Top 5 mistakes international students make (Issue 9, 2013)

Getting-helpStudying in a foreign country can be overwhelming! Even if you speak the language, you still have to deal with different teaching styles, a new environment, new people, different accents and on top of it all, you’re no longer surrounded by friends and family. Because of these stresses, some international students tend to make similar mistakes. Below is a list of mistakes to avoid when you’re studying overseas.

Missing Orientation

This is a common mistake that causes all kinds of trouble. During Orientation you need to register your arrival and enrol in your course – if you don’t, you’re in breach of your visa conditions, which can result in being sent straight back home! La Trobe University also uses Orientation to give international students important information on living and studying in Melbourne, information on courses, subjects and timetables, plus offers heaps of fun activities to help students make friends. The Amazing Race is a great way to make friends and get your head around Melbourne – check out this video on the experience.

Visit La Trobe University’s Orientation website to see why else Orientation should not be missed!

Keeping to yourself or others from your country

It’s very easy to fall into this pattern when you’re in a strange environment. Other people from your country can provide comfort and security when you first arrive, but remember that everyone who is starting your course (including local students) are starting something new – you are all in the same boat. All new students will be nervous at the beginning, so this is the perfect time to break down barriers and hopefully make lasting friendships.

La Trobe students always comment that meeting such a diverse group of people is one of the highlights of their experience. One of the ways you can meet people from different places is to join our popular volunteering program or one of the many clubs and societies. We even have a Language and Cultural Exchange (LACE) program, which connects you to people who are interested in your culture and language. Visit the International Student Services website for more information on enhancing your experience.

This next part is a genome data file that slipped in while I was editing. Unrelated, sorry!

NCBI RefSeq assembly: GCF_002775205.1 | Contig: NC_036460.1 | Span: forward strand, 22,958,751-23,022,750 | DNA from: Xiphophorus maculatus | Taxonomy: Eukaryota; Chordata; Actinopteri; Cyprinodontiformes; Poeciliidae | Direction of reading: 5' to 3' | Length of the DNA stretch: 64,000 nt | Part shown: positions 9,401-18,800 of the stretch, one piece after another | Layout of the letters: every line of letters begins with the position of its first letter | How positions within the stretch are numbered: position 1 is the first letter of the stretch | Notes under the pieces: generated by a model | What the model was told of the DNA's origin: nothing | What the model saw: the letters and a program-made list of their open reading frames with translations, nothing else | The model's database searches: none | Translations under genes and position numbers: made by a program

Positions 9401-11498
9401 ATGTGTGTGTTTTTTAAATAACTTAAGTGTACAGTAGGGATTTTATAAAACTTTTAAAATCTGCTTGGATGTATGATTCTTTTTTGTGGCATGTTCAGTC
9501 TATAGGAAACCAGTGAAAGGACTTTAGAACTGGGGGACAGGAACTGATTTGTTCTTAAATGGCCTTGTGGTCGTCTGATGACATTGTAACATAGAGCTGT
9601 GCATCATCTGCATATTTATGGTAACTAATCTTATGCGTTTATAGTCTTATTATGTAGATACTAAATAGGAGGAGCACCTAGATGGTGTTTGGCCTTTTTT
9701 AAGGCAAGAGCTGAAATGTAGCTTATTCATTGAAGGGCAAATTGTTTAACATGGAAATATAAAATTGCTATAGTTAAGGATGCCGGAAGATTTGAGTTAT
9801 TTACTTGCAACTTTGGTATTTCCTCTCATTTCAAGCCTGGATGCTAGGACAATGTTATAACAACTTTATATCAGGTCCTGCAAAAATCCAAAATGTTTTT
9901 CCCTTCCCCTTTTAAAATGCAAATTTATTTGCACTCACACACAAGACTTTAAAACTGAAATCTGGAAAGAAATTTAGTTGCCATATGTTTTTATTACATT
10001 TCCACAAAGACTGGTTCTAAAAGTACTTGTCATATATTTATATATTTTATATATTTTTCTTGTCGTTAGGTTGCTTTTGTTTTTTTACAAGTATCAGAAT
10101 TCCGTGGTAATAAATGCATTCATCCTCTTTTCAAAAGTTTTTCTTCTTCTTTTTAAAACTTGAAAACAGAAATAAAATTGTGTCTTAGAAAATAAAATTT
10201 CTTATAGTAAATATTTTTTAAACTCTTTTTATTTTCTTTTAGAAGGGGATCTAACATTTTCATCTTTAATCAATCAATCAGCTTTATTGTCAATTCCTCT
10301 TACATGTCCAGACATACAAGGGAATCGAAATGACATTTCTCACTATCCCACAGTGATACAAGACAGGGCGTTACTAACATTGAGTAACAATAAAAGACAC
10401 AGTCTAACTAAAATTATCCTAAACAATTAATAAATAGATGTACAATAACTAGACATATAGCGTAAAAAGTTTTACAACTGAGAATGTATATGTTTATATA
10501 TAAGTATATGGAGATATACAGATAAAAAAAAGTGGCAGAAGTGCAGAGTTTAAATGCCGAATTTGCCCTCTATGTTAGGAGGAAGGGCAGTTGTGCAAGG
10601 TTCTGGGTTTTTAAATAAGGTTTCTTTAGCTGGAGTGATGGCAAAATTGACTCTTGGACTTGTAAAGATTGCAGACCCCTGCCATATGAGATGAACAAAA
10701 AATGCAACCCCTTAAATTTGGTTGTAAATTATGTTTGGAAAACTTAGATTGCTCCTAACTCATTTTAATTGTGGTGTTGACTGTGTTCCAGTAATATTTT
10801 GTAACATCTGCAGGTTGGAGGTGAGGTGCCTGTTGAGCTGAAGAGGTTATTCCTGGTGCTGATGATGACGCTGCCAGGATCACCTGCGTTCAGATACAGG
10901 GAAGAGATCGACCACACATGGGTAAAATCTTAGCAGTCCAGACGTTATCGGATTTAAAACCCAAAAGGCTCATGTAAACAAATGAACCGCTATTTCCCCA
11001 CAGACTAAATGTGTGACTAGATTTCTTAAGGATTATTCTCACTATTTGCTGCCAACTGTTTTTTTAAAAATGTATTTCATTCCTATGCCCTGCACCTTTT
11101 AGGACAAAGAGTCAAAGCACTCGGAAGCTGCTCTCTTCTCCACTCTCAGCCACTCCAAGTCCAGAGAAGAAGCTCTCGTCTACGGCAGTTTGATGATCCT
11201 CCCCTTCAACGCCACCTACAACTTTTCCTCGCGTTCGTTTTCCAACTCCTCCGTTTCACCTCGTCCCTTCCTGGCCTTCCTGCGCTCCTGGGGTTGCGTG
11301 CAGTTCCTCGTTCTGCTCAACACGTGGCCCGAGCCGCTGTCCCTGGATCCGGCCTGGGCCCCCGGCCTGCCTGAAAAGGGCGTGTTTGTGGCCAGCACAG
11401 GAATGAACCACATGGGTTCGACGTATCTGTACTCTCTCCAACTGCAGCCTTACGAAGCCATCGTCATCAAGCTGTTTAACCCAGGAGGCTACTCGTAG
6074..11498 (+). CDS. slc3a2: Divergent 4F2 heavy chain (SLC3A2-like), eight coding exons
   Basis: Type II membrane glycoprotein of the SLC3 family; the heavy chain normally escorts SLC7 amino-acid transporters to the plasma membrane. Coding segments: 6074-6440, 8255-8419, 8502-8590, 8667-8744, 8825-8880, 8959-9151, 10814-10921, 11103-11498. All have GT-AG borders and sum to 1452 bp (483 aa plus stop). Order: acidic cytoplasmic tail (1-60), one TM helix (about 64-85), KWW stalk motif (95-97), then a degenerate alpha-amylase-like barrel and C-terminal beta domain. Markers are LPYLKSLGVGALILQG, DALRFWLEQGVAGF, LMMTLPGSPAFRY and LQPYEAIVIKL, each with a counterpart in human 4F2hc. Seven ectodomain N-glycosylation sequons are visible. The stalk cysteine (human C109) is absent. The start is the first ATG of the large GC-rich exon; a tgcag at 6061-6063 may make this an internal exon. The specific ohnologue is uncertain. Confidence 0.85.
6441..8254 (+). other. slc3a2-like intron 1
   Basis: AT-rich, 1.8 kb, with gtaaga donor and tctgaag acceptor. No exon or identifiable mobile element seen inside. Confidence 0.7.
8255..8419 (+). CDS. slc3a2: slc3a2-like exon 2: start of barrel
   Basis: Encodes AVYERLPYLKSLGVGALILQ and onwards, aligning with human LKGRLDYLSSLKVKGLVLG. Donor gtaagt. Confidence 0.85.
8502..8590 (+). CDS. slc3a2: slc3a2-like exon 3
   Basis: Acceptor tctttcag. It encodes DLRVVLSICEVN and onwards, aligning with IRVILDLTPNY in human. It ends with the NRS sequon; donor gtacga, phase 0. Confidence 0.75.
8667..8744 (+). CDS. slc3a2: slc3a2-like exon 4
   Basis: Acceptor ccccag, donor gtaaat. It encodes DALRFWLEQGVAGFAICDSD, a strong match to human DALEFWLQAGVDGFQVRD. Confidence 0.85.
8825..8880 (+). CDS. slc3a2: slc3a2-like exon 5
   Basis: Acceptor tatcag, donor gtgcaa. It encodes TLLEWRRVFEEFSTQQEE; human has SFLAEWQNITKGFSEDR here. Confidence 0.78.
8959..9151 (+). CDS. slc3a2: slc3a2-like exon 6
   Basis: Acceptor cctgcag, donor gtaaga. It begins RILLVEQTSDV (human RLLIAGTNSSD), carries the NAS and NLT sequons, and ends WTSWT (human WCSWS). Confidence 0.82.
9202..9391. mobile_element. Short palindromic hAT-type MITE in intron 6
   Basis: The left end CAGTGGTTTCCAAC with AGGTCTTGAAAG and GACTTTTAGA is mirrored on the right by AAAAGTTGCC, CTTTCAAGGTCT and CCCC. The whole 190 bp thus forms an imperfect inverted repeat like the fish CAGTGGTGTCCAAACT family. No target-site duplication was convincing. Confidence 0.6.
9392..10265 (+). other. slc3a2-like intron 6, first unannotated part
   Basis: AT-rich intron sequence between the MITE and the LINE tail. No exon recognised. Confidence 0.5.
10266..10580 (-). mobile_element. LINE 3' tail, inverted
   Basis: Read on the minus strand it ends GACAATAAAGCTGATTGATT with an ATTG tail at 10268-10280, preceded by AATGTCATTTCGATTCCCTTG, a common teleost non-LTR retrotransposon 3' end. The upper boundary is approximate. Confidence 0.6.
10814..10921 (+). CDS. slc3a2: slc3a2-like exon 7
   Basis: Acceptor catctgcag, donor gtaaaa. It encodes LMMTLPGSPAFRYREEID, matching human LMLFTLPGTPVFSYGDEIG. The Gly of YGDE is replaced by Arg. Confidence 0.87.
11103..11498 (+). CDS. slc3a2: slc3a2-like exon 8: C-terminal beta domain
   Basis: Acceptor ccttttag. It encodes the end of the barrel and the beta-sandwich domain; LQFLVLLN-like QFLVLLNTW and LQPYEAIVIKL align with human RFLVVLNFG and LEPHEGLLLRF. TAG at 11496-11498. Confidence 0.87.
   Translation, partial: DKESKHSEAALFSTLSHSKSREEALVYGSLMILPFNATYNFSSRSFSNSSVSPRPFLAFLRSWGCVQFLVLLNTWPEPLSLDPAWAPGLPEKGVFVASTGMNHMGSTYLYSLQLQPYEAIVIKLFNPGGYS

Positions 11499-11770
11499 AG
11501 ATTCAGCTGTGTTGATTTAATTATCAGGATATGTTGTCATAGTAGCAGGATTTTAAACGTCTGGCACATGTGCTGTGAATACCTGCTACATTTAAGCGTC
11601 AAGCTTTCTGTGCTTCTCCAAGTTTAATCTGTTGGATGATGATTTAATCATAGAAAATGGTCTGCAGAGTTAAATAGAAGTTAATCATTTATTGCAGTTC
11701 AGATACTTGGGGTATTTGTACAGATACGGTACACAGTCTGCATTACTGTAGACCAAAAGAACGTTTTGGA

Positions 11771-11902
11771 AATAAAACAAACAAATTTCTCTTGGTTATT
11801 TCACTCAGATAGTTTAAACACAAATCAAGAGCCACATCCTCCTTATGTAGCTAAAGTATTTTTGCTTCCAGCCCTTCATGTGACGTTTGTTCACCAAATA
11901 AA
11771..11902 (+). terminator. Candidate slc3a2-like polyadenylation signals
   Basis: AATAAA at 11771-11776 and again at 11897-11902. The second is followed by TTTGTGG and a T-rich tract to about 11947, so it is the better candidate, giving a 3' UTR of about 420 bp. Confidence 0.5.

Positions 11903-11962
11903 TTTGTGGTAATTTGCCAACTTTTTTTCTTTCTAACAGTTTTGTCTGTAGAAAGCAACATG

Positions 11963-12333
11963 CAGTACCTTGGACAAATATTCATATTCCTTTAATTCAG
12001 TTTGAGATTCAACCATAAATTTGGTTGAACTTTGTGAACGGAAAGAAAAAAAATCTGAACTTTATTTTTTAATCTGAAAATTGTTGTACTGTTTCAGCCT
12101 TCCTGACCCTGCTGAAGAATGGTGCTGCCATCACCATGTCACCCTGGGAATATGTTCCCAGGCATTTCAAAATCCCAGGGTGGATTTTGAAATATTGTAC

Not looking after your health

The pressure of studying abroad can feel intense sometimes. Especially if you’re working part time, away from your family, on a scholarship or sponsorship, or struggle with the language. You might find yourself in a situation where late night study sessions, unhealthy food and skipping meals or indulging in unhealthy social behaviour become normal. There are also many other difficult or confusing experiences that can happen while you’re at university – and La Trobe has programs committed to helping you through these. Visit the Living Well @ La Trobe website for more information on these programs. La Trobe International also have a team of dedicated staff who can address problems unique to international students.

Not exploring the environment

It’s really important to get to know your new city and the environment around your university. Ask questions and find out if there are any unsafe areas or areas that you wouldn’t feel comfortable in. La Trobe University gives all new international students a comprehensive guide on Melbourne (PDF 3.6MB) and the areas surrounding the University. It explains how to get around Melbourne and Bendigo and has everything you need to know about public transport. Familiarising yourself with your environment and figuring out how to get around will help you settle in faster and feel more comfortable. You’ll also find all the best places to go in your new home!

Not seeking help

Bottling up your emotions will only make the problem grow. No matter how small the problem is, it’s always best to talk to someone about it. Chat to friends if you can – you will probably find they are very open to helping you if they can. If you’re unable to chat to friends about it, La Trobe University offers a free counselling service for all students. La Trobe International also have a team of dedicated staff that can offer you advice on a range of issues during one-on-one appointments.